Tuesday, October 19, 2004
Why I am voting for Bush
One of my earliest memories is waking from a night terror, my heart racing, and being totally, mortally afraid of Death. In the all consuming way that only a child--helpless, dependant, ignorant-- can be afraid, I remember calling out from that terror to the accepting arms of God, and like a cold bucket of water I realized suddenly that there was no god, and that I had never once believed. The realization was so intense, it shocked me out of the terror, and I lay dumbfounded, exploring not the implications but merely the sensation of my revelation.
I never lost the gnawing fear of death, the urgent sense that somehow I must do something to carve my name into the bark of history or ... or what? That was the existential question I never seem to get around to answering. Like John Galt, I became an end to myself, not for aristippian pleasures, but for devotion to a stoic creed, one that evolved in particulars throughout life, but retained as its lodestar the flag of existence planted atop some
In other words, I was a coward.
There was no fight from which I wouldn’t squirm away. No principle high enough to override my desires. The justification was always the same, whether stated or mute, comprehended or ignored: I must continue. I must be satisfied. I cannot deny myself or I may never have the chance at the experience again.
There is a cost for such an existence, and it is a gnawing twisting something that never goes away. It sits in the gut and occasionally rises to the chest, and averts your eyes when they look in a place the something doesn’t want you to see. Was it the devil, or my conscience, or are those just ways of talking about something that is merely humanness?
Regardless, I gave the dull discomfort a name: sophistication.
My tactic evolved quickly. I was right, always, and anyone that disagreed with me was not only wrong, but defective in some way, stupid, incapable of reason because they could not, would not, persist over the burn in their belly. They had yielded to the instinct and become simple animals—religious animals. I held the incompatible positions of my beliefs as a badge of honor. To support the killing of a baby inside the womb up to the moment of birth, I constructed elaborate intellectual defenses, and named the resulting revulsion I felt STRENGTH. I gave a name to the disdain I felt for my uninformed countryman: SUPERIORITY. And to all the questions I could not answer, and the logical fallacies that made everything nothing and nothing everything, my pride in juggling complexity and irresolution and nuance, I gave the name GENIUS.
Genius is an interesting word to a liberal. To those who believe in God, I can only suggest the possible translation as saint. Intellect is a god to those who have none. It is why debates are so important. Nuance. Refinement. Sophistication. Yet it is a strange thing that liberals don’t seem to notice what qualifies one as a true genius, and it was a discovery that helped bring me back to reason.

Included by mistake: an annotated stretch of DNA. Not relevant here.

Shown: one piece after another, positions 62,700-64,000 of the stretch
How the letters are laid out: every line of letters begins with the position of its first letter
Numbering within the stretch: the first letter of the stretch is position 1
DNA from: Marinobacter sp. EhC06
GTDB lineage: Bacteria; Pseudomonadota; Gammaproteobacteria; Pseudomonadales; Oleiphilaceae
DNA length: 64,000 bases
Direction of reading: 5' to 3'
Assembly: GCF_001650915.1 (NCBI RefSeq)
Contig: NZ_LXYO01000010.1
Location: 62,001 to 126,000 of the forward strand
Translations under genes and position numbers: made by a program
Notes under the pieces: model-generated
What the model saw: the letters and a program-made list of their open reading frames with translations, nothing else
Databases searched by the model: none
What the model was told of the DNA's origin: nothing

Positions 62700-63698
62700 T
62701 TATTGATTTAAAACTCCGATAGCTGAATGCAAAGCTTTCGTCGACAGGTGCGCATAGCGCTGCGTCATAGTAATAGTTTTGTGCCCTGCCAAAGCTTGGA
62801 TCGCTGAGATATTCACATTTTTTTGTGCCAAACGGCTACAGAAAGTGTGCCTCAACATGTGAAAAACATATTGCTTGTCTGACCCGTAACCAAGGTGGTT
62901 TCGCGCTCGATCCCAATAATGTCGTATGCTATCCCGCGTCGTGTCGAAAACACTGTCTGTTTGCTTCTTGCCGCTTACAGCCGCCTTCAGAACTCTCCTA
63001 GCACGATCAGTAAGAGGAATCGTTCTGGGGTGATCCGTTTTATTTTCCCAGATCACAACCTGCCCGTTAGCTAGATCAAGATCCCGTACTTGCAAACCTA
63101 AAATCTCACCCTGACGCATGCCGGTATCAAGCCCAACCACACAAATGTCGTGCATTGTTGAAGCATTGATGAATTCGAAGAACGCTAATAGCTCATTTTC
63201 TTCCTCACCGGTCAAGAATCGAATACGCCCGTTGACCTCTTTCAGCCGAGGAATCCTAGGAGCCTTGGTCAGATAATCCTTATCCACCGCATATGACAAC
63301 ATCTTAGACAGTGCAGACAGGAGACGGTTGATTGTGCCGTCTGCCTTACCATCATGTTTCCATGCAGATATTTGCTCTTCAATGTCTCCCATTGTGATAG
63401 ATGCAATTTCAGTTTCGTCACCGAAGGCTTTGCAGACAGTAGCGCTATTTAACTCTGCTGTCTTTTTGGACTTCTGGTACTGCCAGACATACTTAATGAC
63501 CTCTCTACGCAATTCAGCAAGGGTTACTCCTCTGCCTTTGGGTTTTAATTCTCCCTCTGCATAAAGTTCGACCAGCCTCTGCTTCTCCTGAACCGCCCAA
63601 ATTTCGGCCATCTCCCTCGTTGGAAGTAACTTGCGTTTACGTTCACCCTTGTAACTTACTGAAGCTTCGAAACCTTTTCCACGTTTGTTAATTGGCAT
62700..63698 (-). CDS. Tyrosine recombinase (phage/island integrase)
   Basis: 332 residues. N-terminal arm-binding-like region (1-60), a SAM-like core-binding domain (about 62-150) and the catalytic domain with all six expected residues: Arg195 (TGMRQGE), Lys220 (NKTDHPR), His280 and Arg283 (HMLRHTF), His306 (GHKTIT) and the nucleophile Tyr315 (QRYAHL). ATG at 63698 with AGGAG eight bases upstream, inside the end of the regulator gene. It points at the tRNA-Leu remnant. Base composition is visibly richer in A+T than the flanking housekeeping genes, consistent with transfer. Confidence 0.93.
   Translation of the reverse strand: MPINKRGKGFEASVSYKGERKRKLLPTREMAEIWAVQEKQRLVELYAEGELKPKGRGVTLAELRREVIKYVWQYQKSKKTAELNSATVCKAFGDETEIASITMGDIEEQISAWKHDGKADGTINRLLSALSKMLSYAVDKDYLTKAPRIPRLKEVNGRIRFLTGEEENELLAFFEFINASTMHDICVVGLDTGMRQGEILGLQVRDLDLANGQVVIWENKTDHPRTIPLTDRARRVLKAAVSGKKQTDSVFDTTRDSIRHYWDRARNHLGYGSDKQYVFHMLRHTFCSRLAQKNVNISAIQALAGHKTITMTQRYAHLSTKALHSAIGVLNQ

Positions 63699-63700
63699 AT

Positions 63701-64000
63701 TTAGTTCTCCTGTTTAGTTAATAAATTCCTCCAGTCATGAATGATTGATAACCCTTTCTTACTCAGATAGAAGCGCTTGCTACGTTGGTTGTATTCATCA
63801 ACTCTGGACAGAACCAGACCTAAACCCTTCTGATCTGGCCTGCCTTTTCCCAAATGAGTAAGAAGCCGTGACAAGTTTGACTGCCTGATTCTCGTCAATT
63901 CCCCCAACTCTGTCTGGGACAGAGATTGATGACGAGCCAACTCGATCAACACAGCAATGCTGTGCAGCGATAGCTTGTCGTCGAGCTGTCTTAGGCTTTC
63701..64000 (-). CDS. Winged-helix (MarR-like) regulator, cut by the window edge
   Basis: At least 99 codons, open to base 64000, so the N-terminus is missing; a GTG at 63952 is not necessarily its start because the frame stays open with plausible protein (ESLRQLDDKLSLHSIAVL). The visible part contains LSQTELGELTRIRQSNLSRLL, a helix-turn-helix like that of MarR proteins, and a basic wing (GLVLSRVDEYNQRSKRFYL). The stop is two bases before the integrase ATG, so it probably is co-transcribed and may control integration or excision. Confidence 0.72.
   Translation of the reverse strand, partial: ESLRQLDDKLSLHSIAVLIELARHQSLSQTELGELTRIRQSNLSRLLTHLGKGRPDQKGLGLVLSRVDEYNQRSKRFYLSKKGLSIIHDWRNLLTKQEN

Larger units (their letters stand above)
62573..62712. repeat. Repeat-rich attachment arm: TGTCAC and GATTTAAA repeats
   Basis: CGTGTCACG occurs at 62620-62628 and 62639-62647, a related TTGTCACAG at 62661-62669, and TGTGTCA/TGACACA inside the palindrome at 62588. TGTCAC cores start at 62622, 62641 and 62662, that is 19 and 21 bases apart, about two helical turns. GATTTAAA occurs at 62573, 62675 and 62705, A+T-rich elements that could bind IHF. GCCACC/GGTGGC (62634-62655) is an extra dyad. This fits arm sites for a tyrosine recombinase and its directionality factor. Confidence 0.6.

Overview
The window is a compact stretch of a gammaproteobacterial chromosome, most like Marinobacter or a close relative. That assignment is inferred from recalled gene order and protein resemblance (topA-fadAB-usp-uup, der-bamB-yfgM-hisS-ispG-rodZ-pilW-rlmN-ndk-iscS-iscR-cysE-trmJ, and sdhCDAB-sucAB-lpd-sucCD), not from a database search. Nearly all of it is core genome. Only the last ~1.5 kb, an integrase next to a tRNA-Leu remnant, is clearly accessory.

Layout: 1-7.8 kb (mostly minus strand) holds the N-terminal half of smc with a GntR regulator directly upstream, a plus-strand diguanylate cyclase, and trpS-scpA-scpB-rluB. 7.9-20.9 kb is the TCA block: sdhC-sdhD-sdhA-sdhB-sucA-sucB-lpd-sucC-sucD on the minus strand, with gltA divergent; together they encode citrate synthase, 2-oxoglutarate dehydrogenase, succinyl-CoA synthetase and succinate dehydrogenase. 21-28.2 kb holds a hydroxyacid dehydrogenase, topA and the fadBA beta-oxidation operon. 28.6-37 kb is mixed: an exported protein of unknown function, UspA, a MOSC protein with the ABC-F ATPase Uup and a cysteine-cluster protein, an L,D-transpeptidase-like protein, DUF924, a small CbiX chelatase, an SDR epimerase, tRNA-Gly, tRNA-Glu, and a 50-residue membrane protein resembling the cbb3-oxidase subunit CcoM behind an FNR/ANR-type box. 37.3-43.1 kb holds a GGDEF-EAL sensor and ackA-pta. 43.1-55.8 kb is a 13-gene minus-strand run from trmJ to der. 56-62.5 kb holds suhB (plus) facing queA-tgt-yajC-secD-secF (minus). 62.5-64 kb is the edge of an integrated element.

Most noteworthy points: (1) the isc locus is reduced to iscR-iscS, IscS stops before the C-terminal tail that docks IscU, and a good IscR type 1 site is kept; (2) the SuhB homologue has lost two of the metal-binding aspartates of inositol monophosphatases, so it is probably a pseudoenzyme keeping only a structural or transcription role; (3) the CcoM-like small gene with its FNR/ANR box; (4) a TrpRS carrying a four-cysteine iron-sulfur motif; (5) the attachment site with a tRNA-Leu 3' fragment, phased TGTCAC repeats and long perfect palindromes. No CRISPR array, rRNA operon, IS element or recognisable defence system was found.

Galileo took a world where everything everywhere fell in its own way based on its own nature, swept it away and left one law in its place.
Kepler took gears and spheres and retrograde disks and smashed them with the power of an equation.
Einstein is not remembered because he remarked on how complicated the universe was, but how simple.
Genius is the understanding that nothing true is complicated.
Understanding is simple. Ignorance is complex.
Truth is simple. Lies are complex.
Honor is simple. Cowardice is complex.
I have been to the outskirts of the place where the Kerrys of the world reside, and it is an empty wasteland. On a barren plain, they sit under tattered silk umbrellas and drink sickly sweet cocktails that turn stale in their mouths once imbibed. They do not know life because they fear death. They are misers with each moment.
I you want to know why I’m going to vote for George Bush, it is because I am no longer a coward. I am no longer afraid to die—I am ready for it. As a husband and a father, I know where my duty lies. I am to provide, to protect, and when my time comes, I am here to die that my family may live. Everything else in life is sweet unearned but well received pleasure; but I am still here only for my grim honorable purpose.
Its all very simple. I have learned to trust the simple man. Inside myself. And in my President.
A Conversion StoryThis is the story of a conversion. But this is not told from the end looking back. This is the story of a conversion that is yet to be.
- 10/01/2004 - 11/01/2004
- 02/01/2005 - 03/01/2005
- 03/01/2005 - 04/01/2005
- 04/01/2005 - 05/01/2005
- 06/01/2005 - 07/01/2005
- 07/01/2005 - 08/01/2005